How To Negotiate Your Financial Aid Package
As your college acceptances start rolling in, you’ll need to start making some decisions. When comparing colleges, an important decision factor is how much financial aid you’ll get. If your dream school offered a not so dreamy aid package, don’t despair. You can ask for more. A common misconception is that your financial aid package is set in stone. Well, it’s not, and the least you can do is negotiate. Especially if there are new circumstances in your life that should be considered.
Negotiations vary in success, but asking is generally worth the effort. The worst that can happen is that your appeal is rejected or they offer you less than what you asked for. This is disappointing to be sure, but don’t panic! There are other steps you can take to pay for college before you have to take out hefty personal loans. The negotiation process might seem intimidating, but we’re here to break it down, so you can prepare your own appeal. First, it’s important to understand all the factors that go into your financial aid award package, and what kind of appeal you need to make. Let’s dive in!
How is your Financial Aid package determined?
Your school’s financial aid office determines your financial aid packaged based on the information provided in your Free Application for Federal Student Aid (FAFSA). Simply put, your financial aid eligibility is determined by a simple equation: cost of attendance (COA) – expected family contribution (EFC) = amount of need-based aid.
- Cost of Attendance: Your COA is the amount it will cost you to go to school. Your COA is the sum of tuition and fees; the cost of room and board; the cost of books, supplies, etc.
- Expected Family Contribution: This is determined by your family’s taxed and untaxed income, assets, and benefits (such as unemployment or Social Security) all could be considered in the formula. Your family size and the number of family members who will attend college or career school during the year are also considered.
So let’s put some national averages in this equation:
$25,362 (COA) – $10,000 (EFC) = $15,362 (maximum amount of need-based aid)
Of course, these are just national averages. Your specific calculation of need-based aid will vary based on your institution and what your family can contribute.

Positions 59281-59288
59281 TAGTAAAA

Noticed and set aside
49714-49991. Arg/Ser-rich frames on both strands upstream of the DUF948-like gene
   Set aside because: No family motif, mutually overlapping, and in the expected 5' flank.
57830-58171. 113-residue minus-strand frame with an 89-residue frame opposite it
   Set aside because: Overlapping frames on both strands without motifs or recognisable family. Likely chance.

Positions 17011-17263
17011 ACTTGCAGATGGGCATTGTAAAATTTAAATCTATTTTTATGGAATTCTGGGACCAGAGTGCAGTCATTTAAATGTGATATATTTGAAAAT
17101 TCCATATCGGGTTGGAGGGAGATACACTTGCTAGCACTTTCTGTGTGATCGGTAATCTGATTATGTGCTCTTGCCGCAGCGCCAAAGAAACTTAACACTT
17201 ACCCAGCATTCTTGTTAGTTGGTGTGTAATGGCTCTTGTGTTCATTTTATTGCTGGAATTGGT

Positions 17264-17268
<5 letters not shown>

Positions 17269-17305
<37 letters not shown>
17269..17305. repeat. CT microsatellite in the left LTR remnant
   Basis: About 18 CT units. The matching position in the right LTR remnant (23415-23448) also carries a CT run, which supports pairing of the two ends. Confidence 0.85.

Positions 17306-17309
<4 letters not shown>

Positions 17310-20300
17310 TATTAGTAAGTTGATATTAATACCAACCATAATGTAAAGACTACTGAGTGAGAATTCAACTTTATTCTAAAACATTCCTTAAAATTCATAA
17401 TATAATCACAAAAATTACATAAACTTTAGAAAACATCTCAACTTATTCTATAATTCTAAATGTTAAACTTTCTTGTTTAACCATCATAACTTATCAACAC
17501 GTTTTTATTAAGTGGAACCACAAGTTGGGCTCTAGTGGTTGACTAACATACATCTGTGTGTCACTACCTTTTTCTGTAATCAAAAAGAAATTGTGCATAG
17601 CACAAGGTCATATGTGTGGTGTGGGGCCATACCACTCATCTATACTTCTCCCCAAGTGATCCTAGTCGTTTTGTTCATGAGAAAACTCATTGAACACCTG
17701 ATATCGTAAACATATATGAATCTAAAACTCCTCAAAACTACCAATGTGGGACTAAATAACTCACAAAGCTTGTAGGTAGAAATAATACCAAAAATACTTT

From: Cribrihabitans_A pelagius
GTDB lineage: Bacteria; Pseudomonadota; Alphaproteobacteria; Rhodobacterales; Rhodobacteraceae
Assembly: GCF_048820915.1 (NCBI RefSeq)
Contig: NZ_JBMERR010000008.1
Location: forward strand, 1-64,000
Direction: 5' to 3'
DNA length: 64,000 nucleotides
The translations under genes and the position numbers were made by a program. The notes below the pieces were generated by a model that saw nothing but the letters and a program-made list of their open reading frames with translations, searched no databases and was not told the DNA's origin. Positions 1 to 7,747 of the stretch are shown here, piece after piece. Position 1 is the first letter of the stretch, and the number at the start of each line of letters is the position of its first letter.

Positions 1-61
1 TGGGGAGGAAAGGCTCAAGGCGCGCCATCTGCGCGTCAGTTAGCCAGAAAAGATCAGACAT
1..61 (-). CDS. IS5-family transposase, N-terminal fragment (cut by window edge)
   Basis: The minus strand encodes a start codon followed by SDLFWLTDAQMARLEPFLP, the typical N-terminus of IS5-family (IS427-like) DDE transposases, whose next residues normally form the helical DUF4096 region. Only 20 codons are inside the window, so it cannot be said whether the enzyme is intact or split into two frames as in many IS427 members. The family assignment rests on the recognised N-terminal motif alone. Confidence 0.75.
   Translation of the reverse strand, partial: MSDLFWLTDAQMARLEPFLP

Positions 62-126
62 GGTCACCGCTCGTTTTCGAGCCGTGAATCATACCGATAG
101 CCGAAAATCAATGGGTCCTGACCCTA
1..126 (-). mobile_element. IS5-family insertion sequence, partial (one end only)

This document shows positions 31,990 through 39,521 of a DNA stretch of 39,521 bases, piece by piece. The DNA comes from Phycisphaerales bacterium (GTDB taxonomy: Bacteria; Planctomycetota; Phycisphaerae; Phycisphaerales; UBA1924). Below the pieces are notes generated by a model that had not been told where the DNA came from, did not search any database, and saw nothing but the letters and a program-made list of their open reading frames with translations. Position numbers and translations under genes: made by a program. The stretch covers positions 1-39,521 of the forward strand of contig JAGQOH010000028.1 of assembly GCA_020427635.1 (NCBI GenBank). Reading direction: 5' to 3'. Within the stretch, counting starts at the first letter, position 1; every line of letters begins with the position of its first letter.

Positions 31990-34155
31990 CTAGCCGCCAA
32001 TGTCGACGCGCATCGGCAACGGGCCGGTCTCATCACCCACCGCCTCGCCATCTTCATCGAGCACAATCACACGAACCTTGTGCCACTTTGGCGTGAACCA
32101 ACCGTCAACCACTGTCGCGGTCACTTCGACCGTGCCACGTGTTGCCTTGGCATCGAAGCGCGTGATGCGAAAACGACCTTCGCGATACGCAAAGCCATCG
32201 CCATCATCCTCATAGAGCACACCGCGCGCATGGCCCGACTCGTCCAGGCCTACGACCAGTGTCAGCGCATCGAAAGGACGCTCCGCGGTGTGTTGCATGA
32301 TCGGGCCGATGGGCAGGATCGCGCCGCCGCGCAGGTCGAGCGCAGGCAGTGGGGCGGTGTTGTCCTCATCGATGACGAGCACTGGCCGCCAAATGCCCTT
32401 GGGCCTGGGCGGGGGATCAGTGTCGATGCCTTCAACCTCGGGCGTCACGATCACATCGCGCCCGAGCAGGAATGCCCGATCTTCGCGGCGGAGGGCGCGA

What kind of appeal should I make?
Need-based appeal: Need-based financial aid is based on how much money you actually need to attend college. However, the above equation doesn’t always measure up! Especially in turbulent times, such as the COVID-19 pandemic. If anyone in your family has lost their job, or there were other unforeseen financial burdens since you filled out the FAFSA, you should file a need-based appeal.
Merit-based appeal: A merit-based appeal is a little different. The most important difference is that your FAFSA has no bearing on any merit aid. Merit aid is calculated entirely by your institution with information such as GPA, AP scores, and SAT/ACT scores, which are typically included in your application. If you’ve improved any of these scores since you applied, it might be worth filing a merit-based appeal.
How do I appeal?
As daunting as it may seem to approach your institution for more money, it can be worth the effort. Here are 7 tips to develop your financial aid appeal:
Be specific (and reasonable):
Unfortunately, it is unrealistic to expect a school to foot the entire bill of your education. But that doesn’t mean that you probably deserve a little more financial aid. Some schools have a larger budget, but there is always a cap on what they can provide. If you make a manageable request and outline what you need to attend, the odds of your appeal being approved increase. It is important to know exactly how much more you need. Sit down with your parents to calculate how much more aid you can reasonably ask for. An easy way to determine this is to calculate the difference between your parents expected financial contribution (EFC) and the amount provided in your aid package. Include that number in your written appeal.